O come, O come, Emmanuel, 
And ransom captive Israel,
That mourns in lonely exile here
Until the Son of God appear.

The historic and current applications of these words to the state of affairs on this earthly plain remain relevant.  Whether you believe in God, or Christ, or any particular faith or creed, to hear this hymn well sung is deeply moving.  We have all felt lost at some point in our lives, waiting for deliverance, hoping for rescue, desiring relief . . . lost . . . waiting . . . mourning the darkness . . . praying for peace and light in our lives.

We have work to do.  We must prepare the way.

Oh Come, Oh Come Emmanuel

Friday, November 30, 2012

Your balls, sir . . .

Mentioned in an earlier post is the fact that I collect quotes.  I have a file where they are kept against the day when inspiration, or encouragement, or some kind of something is needed to get me out of a fog, or a funk, or a rut, or a . . . you get the picture.  Oh!  And sometimes the quotes come with pictures . . . 
Well, as I was adding a quote to my collection, this one drew me in yet again.  Seems to kind of go along with my last post - or actually the post before that, which was a YouTube video of Katie Makkai performing at a poetry slam and expounding upon the power we give - most oftentimes unknowingly - to the word pretty.  Katie Makkai is a strong woman.
Strong women . . . we all know at least one.  Or perhaps we've seen one somewhere, like at work (too often this woman is referred to as a bitch 'cause a lot of times she's the boss), or read about one, such as in a magazine article about lady politicians - Hillary Clinton comes to mind, or we've seen one in a movie -- my favorite is Linda Hamilton as Sarah Conner in The Terminator ... especially in that final scene with that pump shotgun - yea, girl.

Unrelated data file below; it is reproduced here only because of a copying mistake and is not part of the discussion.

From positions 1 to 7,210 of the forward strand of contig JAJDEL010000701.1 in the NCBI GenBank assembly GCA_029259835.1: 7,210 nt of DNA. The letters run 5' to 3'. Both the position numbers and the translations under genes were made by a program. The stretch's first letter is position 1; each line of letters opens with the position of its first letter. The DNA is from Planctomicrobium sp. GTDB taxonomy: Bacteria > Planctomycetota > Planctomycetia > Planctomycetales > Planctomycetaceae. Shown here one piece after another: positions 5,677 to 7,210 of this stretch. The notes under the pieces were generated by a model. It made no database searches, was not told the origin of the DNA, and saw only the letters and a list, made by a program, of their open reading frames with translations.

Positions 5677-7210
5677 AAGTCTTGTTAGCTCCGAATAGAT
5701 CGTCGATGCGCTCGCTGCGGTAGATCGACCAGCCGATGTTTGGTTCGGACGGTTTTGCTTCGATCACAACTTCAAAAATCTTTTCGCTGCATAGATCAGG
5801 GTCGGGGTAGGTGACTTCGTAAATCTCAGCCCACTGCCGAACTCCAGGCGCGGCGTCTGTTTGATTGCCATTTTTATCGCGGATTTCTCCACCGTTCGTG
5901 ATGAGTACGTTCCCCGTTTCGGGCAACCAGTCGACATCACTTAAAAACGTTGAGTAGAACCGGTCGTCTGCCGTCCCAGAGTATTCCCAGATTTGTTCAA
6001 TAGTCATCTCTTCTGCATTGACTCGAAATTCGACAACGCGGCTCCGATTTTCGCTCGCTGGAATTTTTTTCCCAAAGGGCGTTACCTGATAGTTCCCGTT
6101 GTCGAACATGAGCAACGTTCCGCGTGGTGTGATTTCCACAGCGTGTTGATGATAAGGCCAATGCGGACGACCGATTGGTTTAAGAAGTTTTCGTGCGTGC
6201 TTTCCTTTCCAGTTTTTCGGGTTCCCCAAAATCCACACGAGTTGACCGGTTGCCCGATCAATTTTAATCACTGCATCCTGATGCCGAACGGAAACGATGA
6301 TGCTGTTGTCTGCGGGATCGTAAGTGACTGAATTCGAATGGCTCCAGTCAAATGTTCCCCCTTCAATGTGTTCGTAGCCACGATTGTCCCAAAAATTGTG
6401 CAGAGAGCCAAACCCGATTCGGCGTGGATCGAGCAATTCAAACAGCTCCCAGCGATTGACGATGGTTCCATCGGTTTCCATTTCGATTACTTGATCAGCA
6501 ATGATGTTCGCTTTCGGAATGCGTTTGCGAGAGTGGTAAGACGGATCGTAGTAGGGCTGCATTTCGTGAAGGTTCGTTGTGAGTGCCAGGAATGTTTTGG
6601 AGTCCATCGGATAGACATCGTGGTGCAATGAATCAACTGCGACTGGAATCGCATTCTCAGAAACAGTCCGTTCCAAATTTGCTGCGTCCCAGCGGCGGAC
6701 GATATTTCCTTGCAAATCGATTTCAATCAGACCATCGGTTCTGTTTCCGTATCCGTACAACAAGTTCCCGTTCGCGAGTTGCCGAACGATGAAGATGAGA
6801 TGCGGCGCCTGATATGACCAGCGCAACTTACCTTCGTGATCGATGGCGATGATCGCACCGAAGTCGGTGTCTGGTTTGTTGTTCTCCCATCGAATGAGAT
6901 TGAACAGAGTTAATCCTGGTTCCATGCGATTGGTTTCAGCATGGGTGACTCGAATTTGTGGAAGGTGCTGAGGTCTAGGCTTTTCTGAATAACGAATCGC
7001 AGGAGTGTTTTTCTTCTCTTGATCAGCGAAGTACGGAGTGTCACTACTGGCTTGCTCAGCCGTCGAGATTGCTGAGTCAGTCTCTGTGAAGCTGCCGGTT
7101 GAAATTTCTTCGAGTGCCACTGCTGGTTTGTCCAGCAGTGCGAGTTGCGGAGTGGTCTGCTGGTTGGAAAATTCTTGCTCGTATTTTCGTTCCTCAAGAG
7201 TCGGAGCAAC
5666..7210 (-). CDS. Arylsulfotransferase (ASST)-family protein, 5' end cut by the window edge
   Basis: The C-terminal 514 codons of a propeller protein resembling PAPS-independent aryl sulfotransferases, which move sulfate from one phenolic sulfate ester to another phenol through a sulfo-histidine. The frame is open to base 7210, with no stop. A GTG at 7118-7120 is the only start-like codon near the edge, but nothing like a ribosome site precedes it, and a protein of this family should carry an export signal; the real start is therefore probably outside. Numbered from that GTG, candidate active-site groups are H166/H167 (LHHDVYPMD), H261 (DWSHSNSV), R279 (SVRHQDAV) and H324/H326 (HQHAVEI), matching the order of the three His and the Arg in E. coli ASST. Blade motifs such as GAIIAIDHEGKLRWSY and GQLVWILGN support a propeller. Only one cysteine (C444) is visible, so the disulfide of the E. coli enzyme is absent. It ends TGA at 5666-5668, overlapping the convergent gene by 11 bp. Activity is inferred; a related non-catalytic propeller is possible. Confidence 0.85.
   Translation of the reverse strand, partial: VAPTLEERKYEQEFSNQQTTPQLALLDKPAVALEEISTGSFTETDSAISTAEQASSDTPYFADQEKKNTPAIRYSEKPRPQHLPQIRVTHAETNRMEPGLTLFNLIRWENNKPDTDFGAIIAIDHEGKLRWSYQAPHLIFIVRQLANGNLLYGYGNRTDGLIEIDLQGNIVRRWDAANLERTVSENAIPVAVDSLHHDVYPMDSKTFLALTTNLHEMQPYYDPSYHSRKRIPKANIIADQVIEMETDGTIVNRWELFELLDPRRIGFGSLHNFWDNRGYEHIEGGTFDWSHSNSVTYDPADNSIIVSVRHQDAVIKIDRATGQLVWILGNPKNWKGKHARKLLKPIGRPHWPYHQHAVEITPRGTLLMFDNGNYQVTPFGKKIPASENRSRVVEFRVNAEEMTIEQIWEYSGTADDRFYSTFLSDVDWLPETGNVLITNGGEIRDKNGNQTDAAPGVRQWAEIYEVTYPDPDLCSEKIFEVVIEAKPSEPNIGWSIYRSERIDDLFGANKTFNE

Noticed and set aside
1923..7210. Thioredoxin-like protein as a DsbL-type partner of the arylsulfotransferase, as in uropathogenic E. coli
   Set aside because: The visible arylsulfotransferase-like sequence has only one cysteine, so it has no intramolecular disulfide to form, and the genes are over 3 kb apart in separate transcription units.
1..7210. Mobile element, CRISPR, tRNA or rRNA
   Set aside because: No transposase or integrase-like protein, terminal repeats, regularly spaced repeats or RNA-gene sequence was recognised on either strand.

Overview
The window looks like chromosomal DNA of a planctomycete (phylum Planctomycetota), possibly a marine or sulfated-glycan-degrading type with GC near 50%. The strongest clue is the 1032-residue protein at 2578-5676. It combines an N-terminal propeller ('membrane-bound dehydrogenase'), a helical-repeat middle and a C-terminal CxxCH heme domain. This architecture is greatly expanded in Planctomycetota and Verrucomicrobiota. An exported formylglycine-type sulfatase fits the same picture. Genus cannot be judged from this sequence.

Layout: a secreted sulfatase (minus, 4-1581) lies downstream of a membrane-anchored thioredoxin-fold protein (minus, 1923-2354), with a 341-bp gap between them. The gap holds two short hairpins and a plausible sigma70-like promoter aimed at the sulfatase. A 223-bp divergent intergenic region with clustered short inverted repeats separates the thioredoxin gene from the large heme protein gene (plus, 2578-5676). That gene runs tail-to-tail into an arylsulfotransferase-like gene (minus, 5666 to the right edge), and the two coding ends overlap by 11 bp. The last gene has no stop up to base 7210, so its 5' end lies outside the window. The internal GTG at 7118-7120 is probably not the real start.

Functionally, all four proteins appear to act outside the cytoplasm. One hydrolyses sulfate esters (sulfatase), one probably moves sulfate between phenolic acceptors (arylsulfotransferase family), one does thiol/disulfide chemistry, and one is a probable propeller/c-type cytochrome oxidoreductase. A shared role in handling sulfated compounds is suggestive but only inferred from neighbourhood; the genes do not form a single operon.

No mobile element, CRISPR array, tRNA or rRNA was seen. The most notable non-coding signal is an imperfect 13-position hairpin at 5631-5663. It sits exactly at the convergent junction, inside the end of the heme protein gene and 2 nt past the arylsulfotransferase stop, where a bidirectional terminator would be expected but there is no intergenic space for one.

The fact is that strong women are everywhere.  We come in all shapes, sizes, colors, creeds, backgrounds, and ages.  We bring home the bacon, fry it up in the pan, clean the house, pay the bills, take care of the kids, feed you when you are hungry, heal you when you are sick, and of course, make a man out of you . . .  At least that's what Peggy Lee tells us.  Mostly, we are strong when we don't want to be.  We are strong when we are so tired that all we want is to crawl into a nice, warm bed, throw the covers over our head . . . and sleep like a child.  We are strong when we know that payday is once again almost two weeks away, and we still have to have gas for our car so we can get back and forth to all the places we have to go to after we go to our jobs.  We are strong standing in line getting groceries for our parents.  We are strong when we are at the doctor's office with someone other than our selves . . . and we know we are the one who should be seeing a doctor.  We are strong when we keep sending in job applications hoping that the right someone will see ours and schedule that interview so we can get that job with better hours and much, much better pay.  We are strong . . .